Black Walnut Hulls: Turning Trash into Treasure

Black Walnut Hulls: Turning Trash into Treasure

Black Walnut Hulls: Turning Trash into Treasure

Chris Chmiel is reinventing compost at his Albany, OH farm, Integration Acres Ltd.

Although Chmiel is widely known for his involvement in the Ohio Pawpaw Festival, through the help of a grant from the Sustainable Agriculture Research and Education program (SARE), he has begun research on composting black walnut hulls for his SARE project “Black Walnut Hulls: Turning Trash into Treasure” trying to discover how useful they can be in compost, despite their bad rap.

“Almost every backyard home gardener has heard of the allelopathic effects of the black walnut tree,” said Chmiel. 

“It seems to be a part of the local folklore. What this means is that whatever successful applications are developed, sophisticated and educational marketing tools will be needed.” Allelopathy refers to the harmful effects that one plant has on another plant. 

With five piles of composting black walnut hulls, Chmiel concluded that he could make a profit from the waste. “I had a lot of black walnut hulls lying around and I’ve learned that turning ‘waste’ products into something valuable has been a key to my business’ financial success. I also knew that this is a type of ‘black gold’ worth something,” explained Chmiel.

“I figured that the utilization of free local resources like the shredded leaves, wood chips and barn bedding is a good and realistic model for my self and other farmers interested in sustainability,” said Chmiel.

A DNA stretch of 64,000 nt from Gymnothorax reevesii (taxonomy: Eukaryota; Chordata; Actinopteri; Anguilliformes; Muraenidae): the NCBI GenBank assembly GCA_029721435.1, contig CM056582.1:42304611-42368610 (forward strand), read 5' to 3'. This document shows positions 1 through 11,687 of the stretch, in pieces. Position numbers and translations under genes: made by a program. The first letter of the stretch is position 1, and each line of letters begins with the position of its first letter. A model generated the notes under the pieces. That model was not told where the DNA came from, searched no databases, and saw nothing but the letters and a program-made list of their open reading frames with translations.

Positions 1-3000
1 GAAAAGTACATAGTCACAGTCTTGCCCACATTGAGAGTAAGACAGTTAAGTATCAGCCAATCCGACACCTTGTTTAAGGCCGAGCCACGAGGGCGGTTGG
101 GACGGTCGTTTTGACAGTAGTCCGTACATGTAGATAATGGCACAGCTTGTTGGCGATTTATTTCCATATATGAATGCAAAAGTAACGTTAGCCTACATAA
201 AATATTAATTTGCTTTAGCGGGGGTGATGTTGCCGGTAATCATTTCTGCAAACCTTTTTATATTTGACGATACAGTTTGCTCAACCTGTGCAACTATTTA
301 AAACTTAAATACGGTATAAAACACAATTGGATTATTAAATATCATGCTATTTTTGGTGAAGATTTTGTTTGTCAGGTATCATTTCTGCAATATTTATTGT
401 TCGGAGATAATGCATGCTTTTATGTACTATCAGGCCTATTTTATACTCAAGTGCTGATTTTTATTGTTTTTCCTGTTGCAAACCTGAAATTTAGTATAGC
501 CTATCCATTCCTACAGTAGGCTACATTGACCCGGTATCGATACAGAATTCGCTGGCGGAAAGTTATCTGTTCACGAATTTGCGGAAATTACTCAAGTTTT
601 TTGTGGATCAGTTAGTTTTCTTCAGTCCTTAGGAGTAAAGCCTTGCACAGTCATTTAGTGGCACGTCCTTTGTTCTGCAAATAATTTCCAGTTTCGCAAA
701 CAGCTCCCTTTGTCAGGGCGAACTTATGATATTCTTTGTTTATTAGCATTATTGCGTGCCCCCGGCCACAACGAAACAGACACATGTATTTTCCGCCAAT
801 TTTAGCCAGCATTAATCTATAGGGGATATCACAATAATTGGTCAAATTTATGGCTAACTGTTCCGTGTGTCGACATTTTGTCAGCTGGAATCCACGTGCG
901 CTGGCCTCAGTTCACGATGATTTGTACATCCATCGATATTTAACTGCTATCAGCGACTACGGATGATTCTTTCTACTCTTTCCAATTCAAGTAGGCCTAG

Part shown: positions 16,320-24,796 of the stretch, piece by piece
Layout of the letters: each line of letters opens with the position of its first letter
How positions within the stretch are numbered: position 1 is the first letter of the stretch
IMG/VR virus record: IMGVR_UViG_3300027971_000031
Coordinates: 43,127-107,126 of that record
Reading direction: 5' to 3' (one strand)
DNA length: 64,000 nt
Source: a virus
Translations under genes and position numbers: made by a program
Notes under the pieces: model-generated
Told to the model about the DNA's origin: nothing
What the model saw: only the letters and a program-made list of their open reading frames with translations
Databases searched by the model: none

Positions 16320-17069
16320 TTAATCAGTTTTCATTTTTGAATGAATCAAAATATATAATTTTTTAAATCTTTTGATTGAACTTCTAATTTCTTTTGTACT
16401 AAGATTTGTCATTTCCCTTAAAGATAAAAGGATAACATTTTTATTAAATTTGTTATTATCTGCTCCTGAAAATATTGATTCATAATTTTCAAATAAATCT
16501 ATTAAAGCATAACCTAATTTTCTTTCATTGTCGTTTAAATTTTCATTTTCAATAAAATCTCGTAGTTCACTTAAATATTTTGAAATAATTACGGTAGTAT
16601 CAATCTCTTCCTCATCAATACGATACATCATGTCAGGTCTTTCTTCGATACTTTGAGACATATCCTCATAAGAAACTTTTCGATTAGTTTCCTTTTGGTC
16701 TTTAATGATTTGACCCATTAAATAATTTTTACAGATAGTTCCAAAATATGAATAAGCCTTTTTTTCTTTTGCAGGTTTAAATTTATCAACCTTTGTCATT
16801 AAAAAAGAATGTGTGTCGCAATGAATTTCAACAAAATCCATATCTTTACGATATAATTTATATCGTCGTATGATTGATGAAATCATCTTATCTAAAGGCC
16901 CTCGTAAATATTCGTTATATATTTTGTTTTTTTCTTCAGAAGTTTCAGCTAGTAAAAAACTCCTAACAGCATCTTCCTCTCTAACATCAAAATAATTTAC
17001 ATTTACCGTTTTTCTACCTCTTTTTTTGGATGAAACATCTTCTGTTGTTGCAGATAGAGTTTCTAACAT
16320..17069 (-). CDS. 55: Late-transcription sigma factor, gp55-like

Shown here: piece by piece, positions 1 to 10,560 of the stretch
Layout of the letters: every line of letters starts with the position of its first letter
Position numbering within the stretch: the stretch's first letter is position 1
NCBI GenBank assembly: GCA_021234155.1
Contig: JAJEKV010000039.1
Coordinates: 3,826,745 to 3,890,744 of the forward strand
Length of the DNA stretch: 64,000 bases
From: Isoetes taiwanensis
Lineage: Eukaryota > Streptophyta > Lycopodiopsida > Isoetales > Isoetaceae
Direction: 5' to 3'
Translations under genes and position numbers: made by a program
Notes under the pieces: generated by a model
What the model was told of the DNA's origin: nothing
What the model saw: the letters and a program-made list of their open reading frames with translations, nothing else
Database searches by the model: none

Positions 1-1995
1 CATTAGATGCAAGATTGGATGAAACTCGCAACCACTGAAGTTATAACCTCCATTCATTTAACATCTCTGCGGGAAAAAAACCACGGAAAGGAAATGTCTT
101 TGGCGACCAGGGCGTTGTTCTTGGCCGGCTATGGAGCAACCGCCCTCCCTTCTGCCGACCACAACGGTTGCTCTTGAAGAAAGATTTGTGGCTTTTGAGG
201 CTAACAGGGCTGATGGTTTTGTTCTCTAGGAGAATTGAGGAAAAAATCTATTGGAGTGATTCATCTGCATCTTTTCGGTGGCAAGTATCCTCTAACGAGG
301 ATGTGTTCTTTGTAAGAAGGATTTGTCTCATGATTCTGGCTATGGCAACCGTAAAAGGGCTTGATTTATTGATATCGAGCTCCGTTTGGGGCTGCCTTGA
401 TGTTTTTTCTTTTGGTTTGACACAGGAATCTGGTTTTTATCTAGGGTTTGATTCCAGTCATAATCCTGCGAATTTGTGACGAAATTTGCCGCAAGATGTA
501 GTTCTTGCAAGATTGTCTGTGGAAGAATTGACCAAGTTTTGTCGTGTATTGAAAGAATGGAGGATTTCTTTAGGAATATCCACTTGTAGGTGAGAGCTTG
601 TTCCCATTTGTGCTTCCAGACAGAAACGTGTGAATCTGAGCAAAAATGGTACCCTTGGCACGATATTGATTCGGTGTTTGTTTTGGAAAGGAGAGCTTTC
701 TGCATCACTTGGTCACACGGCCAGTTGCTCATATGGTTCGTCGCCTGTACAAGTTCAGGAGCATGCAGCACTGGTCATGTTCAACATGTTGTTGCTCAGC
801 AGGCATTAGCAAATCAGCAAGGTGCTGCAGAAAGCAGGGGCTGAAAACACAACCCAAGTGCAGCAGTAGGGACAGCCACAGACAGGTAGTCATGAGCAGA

Chmiel has seen success in his own pawpaw patches with the black walnut hulls. He had some straight, two-year-old black walnut hull compost left from 2003. He then spread some of it in pawpaw patches as light mulch. It appeared to break down nicely in the soil, contributing organic matter. He reported that fruit production in these patches seems to be stable or improving.

“I’ve seen local growers and landscapers starting to use and appreciate this valuable natural resource.  I think the most interesting thing to the people using the product is that the pH is 7.3 and the organic matter content is 79%.  Most people assume it is an acidic product and are surprised that it is a sweet product.”

Hank Huggins, a local native plant and gardening enthusiast has experienced success as well.

“Hank tried a truck load of the 2003 composted black walnut hulls. He mixed it into beds for raspberries. He says they’re alive and will see how they produce in the coming year,” said Chmiel.

“I think this is a great way for walnut hullers around the country to maximize their on farm resources while providing a local, natural product that should be quite cost competitive to alternative sources. I knew that the SARE guidelines would apply well to this project, and that other walnut hulling operations around the country could benefit from some of this research,” said Chmiel.

Since 1988, the Sustainable Agriculture Research and Education (SARE) program has helped advance farming systems that are profitable, environmentally sound and good for communities through a nationwide research and education grants program. The program, part of USDA’s Cooperative State Research, Education, and Extension Service, funds projects and conducts outreach designed to improve agricultural systems.

Want more information? See the related SARE grant(s) FNC01-371, Using Animals to Manage Pawpaw Patches .

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This material is based upon work that is supported by the National Institute of Food and Agriculture, U.S. Department of Agriculture through the Sustainable Agriculture Research and Education (SARE) program. Any opinions, findings, conclusions, or recommendations expressed in this publication are those of the author(s) and do not necessarily reflect the view of the U.S. Department of Agriculture or SARE.